- Vol. 03
- Chapter 03
The boy who could levitateHe always practiced flight over the water. Standing, back to the horizon, he would flap his arms, shake his head and jump. And for a moment, seconds even, he was flying. Levitating, feet firm upon the water, and then damp.
He’s been coming here, in the late hour of a mild sun, since that first time he levitated. Middle school, rushing between classrooms it happened. He was sure it happened. In the rush to lunch, for maybe just a second, both of his feet left the ground and he was levitating. Nobody noticed. They were too busy concentrating on lunch queues to notice him weightless. But it definitely happened.
Home was a cacophony of voices, frequency set to white noise. And so, while his sisters talked about nothing in particular: school assignments, fights amid the lockers, he practiced. Under the table. Focus and focus, lifting one leg first. Then, for what felt like forever: both feet off the floor. Levitating.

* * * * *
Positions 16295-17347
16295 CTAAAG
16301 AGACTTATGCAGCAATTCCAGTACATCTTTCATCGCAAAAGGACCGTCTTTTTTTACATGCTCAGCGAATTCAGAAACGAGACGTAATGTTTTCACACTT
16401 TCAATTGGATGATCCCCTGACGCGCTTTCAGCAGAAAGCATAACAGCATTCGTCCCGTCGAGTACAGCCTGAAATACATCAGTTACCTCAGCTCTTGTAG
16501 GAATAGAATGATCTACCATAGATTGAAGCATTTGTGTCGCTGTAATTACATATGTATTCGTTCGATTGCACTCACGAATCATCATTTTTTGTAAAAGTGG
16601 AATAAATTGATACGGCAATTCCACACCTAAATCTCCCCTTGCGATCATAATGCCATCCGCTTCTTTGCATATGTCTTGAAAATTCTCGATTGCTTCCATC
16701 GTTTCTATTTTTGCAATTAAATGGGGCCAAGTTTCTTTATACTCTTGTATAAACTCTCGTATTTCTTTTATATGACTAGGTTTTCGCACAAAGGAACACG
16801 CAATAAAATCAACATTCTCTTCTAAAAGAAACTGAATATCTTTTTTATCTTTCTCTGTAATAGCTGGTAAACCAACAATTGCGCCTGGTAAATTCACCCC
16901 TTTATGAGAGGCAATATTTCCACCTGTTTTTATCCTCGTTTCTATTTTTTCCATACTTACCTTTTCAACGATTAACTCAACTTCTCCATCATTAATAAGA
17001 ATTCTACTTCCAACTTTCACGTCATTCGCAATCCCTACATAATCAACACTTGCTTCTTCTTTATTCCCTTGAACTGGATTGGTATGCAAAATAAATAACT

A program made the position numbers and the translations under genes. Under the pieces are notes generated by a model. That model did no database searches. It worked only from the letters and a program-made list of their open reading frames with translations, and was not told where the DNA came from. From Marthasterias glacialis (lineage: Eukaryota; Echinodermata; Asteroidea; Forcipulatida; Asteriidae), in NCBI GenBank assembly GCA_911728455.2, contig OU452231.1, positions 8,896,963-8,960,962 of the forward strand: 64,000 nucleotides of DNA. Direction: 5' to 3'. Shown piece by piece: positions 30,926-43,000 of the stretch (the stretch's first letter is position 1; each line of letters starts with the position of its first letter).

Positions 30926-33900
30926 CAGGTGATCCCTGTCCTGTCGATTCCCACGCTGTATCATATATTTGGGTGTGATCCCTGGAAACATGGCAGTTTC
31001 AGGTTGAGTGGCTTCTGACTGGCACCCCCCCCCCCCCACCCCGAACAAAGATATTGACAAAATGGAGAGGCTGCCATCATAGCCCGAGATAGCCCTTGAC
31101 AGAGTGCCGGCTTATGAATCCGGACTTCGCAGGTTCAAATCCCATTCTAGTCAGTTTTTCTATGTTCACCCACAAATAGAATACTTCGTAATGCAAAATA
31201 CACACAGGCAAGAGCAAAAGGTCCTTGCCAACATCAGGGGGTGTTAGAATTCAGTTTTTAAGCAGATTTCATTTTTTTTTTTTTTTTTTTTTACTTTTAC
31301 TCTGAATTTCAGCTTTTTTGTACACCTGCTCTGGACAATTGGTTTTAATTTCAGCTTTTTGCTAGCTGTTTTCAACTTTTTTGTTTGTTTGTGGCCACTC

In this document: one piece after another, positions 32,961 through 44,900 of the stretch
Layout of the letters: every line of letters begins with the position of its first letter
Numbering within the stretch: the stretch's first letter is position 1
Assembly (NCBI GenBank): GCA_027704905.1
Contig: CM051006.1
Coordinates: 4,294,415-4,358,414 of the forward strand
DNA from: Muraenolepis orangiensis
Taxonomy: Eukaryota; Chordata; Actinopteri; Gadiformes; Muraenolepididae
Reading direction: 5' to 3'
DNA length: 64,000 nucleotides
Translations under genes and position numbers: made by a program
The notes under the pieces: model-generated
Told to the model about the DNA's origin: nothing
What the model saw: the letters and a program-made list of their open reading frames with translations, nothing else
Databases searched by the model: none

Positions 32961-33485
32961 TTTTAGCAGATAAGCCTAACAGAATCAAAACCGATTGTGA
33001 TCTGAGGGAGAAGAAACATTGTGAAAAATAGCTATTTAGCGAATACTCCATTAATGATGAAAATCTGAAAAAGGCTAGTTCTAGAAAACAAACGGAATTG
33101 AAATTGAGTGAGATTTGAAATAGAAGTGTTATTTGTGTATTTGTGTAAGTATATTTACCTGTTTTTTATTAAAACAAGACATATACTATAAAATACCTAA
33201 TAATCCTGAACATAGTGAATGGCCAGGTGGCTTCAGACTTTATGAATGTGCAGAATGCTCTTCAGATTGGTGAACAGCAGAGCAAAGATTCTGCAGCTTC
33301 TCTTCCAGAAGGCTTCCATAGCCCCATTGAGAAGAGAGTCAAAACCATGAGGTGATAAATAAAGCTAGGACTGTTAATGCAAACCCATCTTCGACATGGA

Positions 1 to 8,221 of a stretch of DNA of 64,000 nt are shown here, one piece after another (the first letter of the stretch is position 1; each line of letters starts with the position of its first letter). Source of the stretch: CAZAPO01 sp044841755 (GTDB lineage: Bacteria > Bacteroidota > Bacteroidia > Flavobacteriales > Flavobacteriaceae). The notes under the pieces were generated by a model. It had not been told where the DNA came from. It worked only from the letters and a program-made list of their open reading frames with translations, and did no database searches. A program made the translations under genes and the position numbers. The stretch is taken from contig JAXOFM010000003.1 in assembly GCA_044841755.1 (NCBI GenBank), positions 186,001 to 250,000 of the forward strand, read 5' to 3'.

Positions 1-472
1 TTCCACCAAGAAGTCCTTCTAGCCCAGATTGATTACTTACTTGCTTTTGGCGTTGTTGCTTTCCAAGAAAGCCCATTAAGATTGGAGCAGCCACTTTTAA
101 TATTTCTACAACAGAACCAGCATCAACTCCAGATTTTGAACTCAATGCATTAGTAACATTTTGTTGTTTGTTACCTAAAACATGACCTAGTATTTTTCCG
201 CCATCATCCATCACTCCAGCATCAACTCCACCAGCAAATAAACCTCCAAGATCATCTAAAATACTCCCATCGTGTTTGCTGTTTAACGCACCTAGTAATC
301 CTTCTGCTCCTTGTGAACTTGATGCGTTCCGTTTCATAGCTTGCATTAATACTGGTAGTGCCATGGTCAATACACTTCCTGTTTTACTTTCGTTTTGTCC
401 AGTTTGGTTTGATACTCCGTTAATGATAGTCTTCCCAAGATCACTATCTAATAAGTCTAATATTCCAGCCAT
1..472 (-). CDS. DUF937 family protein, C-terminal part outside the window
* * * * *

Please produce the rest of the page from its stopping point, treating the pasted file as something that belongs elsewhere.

And so it began. Ambitious but not overzealous. Sometimes, just one foot, to get practice in. But more frequently, between lunch and classes, he’d find a quiet spot in the playground, run and jump, somersault, and for an instant, he would be floating.
Over months he got focused. His normal routine of airtime was drawing thin. Levitation was no longer enough, next he would succumb to flight.
The boy who could levitate
The pier was often empty as the autumn evenings drew in, cold off the ocean. A few streets away from home he’d trail schoolbag in hand, leave his clothes folded out of reach from the water. To passers by he was just a boy jumping into the cold. Leaving, blue-lipped, after a relentless process of jumping and floating and clambering back out.
He always practiced flight over the water, content that if he fell the waves would cradle him.
The boy who could levitate. I met him once. He’s taking flying classes down on the edge of the ocean. His feet are nothing special. I’ve seen them. He’s just a little out-of-sync. Or maybe he hasn’t committed to gravity yet, like the rest of us.